1,25-Dihydroxyvitamin D3 is a negative endocrine regulator of the renin-angiotensin system

Yan Chun Li*, Juan Kong, Minjie Wei, Zhou Feng Chen, Shu Q. Liu, Li Ping Cao

*Corresponding author for this work

Research output: Contribution to journalArticle

1496 Scopus citations

Abstract

Inappropriate activation of the renin-angiotensin system, which plays a central role in the regulation of blood pressure, electrolyte, and volume homeostasis, may represent a major risk factor for hypertension, heart attack, and stroke. Mounting evidence from clinical studies has demonstrated an inverse relationship between circulating vitamin D levels and the blood pressure and/or plasma renin activity, but the mechanism is not understood. We show here that renin expression and plasma angiotensin II production were increased severalfold in vitamin D receptor-null (VDR-null) mice, leading to hypertension, cardiac hypertrophy, and increased water intake. However, the salt- and volume-sensing mechanisms that control renin synthesis are still intact in the mutant mice. In wild-type mice, inhibition of 1,25-dihydroxyvitamin D3 [1,25(OH)2D3] synthesis also led to an increase in renin expression, whereas 1,25(OH)2D3 injection led to renin suppression. We found that vitamin D regulation of renin expression was independent of calcium metabolism and that 1,25(OH)2D3 markedly suppressed renin transcription by a VDR-mediated mechanism in cell cultures. Hence, 1,25(OH)2D3 is a novel negative endocrine regulator of the renin-angiotensin system. Its apparent critical role in electrolytes, volume, and blood pressure homeostasis suggests that vitamin D analogues could help prevent or ameliorate hypertension.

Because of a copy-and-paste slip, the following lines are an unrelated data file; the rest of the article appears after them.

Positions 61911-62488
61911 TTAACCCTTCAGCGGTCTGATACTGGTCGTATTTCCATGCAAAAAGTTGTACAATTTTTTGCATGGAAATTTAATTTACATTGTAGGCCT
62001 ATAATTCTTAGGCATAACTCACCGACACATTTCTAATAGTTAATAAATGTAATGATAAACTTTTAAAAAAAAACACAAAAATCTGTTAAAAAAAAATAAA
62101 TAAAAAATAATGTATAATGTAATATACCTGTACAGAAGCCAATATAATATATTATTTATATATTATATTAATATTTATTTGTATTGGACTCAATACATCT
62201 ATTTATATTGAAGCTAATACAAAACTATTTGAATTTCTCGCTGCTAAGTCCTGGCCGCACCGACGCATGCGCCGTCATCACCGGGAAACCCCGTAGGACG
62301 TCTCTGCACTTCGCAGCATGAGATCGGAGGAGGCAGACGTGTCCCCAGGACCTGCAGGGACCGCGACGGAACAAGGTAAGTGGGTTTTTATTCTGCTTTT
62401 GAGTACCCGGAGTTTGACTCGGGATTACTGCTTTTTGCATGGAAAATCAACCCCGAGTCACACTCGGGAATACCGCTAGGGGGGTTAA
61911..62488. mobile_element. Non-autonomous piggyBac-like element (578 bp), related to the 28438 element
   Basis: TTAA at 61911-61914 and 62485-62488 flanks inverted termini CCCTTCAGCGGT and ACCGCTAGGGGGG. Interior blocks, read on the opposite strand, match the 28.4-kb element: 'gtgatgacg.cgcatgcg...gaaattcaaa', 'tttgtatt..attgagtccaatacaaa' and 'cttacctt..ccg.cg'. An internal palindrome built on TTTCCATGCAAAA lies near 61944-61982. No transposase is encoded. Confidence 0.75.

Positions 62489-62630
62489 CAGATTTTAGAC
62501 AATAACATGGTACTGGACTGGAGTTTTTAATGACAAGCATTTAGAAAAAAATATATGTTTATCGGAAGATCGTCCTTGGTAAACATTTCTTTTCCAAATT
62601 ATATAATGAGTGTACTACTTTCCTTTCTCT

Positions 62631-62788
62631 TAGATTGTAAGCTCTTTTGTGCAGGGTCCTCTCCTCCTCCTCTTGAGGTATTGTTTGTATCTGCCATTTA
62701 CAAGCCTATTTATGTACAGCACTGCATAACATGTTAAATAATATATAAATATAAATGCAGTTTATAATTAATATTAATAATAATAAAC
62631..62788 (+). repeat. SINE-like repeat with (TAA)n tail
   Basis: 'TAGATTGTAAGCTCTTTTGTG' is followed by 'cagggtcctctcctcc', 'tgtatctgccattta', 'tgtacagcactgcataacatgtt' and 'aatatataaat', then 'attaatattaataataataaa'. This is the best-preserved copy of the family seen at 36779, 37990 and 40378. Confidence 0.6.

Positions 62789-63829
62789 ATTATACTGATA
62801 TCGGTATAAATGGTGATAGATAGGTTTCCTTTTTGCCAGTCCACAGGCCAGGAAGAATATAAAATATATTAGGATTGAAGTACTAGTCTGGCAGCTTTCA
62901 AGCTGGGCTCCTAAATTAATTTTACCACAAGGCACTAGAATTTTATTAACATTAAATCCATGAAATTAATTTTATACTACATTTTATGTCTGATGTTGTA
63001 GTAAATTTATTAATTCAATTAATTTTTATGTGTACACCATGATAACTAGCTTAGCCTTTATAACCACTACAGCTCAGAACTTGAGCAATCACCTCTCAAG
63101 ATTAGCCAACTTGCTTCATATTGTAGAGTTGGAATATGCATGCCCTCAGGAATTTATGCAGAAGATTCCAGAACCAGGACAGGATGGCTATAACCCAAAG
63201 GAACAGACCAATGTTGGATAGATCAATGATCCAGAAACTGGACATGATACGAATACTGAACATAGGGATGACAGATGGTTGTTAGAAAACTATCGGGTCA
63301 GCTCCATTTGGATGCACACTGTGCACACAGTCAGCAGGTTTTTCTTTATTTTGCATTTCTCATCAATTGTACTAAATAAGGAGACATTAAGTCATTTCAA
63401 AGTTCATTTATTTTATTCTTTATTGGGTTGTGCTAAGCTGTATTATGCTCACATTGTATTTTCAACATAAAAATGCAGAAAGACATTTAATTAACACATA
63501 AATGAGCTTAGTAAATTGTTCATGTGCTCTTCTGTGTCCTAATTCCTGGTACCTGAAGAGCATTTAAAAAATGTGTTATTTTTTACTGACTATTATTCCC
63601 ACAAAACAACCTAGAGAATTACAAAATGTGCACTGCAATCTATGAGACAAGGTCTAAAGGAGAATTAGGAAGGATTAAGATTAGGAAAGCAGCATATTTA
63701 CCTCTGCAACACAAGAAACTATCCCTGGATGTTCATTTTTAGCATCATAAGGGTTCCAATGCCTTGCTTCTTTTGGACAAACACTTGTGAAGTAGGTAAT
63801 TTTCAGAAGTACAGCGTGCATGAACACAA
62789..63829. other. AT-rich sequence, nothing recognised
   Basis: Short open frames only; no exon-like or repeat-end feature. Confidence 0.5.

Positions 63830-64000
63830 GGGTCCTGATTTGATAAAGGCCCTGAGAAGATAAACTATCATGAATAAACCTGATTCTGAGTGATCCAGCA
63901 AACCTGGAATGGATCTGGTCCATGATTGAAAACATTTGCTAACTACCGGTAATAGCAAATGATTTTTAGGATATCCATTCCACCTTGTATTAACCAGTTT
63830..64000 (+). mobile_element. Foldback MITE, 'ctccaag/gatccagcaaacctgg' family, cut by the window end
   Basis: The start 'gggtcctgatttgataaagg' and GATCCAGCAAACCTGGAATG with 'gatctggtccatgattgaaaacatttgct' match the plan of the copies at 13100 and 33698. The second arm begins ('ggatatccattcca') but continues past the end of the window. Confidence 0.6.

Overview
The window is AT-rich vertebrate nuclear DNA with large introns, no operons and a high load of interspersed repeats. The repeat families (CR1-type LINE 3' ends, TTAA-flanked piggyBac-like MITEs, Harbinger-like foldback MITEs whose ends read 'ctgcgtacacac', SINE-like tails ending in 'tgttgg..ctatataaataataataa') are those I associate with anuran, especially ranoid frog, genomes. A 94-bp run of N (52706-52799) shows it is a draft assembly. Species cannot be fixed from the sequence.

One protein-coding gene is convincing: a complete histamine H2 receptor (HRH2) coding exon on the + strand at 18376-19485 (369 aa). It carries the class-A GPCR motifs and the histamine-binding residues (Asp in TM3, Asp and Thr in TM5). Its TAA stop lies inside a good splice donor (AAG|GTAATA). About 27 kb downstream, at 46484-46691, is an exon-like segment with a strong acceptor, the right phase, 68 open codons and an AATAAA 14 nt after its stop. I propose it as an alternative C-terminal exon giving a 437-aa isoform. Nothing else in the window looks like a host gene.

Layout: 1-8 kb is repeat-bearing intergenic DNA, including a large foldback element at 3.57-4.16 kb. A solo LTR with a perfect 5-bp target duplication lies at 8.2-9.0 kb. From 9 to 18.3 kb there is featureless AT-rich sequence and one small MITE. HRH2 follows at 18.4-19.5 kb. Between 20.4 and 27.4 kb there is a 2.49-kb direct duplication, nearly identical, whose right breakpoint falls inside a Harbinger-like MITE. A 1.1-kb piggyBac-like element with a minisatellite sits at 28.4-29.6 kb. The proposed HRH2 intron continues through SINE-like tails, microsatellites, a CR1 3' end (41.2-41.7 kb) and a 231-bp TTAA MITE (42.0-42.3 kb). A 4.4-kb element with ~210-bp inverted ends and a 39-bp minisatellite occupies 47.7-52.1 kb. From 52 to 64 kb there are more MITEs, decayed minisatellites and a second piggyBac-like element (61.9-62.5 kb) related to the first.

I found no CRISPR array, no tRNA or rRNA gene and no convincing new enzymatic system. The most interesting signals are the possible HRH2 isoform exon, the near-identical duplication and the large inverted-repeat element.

Original languageEnglish (US)
Pages (from-to)229-238
Number of pages10
JournalJournal of Clinical Investigation
Volume110
Issue number2
DOIs
StatePublished - Jan 1 2002

ASJC Scopus subject areas

  • Medicine(all)

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